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What is a Construction Project Closeout?

 

Though there are five phases to a construction project concept, planning, execution, performance monitoring, and closeout, most projects consider just two: planning and execution. People theorize much about the value of lessons learned and archiving during closeout, but this rarely gets done on real projects. 

Project closeouts are a tedious but essential part of any construction project. This guide will help you understand what exactly it means to close out a project and why it is crucial. We’ll also explore the various types of construction closeouts and the elements associated with them and provide actionable tips for a successful project closeout. 

 

What Is a Project Closeout and Why Is It Important?

A project closeout refers to the final phase of a construction project. During this process, all the final documents are collected, assembled into one project deliverable package, and is sent and presented to the client who requested the project build. 

In many cases, this phase is known as the time between completion and the general contractor obtaining the last payment. However, not all closeouts are the same. The size of scope and overall budget for the project plays a significant role in the closeout length. For example, a $10 million project may take approximately three years to officially close out. 

When one project nears completion, it generally means that another one is starting. It’s important to ensure everyone involved has a smooth translation process.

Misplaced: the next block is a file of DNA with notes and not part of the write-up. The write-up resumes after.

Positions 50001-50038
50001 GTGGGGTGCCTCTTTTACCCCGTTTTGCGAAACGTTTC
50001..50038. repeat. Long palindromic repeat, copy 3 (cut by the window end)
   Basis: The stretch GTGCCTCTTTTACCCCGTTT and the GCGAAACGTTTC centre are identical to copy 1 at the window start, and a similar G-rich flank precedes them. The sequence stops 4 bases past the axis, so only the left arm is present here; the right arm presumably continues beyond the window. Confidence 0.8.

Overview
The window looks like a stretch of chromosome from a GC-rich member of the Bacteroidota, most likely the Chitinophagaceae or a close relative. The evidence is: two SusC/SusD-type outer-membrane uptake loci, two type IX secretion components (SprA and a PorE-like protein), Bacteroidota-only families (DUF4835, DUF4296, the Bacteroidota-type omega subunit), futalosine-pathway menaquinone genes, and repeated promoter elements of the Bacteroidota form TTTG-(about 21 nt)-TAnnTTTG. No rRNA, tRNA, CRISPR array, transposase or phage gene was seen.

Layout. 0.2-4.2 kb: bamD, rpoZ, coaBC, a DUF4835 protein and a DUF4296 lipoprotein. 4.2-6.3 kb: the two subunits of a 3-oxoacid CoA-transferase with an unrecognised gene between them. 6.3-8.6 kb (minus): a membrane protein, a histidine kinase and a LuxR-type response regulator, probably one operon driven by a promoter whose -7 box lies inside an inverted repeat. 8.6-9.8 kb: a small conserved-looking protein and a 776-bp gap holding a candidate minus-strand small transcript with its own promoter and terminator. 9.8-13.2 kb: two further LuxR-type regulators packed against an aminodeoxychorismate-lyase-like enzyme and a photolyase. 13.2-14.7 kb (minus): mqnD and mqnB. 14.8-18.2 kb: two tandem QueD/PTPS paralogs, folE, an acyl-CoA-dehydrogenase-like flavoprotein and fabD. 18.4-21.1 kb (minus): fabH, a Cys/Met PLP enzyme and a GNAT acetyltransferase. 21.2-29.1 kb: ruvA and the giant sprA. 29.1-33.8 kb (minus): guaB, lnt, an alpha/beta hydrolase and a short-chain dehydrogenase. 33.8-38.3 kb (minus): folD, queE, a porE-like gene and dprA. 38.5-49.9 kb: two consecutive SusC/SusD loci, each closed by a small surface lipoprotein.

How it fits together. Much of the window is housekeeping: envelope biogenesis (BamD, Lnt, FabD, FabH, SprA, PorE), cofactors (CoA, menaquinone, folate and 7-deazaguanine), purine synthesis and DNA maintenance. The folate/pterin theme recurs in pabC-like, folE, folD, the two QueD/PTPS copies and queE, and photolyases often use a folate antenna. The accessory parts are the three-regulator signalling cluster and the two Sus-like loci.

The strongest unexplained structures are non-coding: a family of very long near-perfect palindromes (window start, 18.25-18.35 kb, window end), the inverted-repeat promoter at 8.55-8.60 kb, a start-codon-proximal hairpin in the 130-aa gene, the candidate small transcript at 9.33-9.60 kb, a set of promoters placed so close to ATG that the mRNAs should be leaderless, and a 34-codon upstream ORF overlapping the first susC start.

Project closeouts can also help with the following:  

  • Helps with detailing objectives: The project closeout process ensures that your team achieved all goals and objectives outlined in the contract. 
  • Satisfaction and trust: A successful project closeout can help bring satisfaction and build trust with the client who requested the build. This can help you win further projects. 
  • Helps improve transferable skills: Conducting a successful project closeout can provide you some insight into the process so you can repeat it and improve on it for future projects. 

 

Types of Construction Closeouts

The construction closeout procedure may seem simple from a distance. However, when you get into the weeds, you’ll quickly realize that it’s a complex process with many moving parts. To conduct a successful project closeout, you’ll need to ensure that all areas of the project are covered. Let’s delve into the different types of construction closeouts so you can perform each one successfully.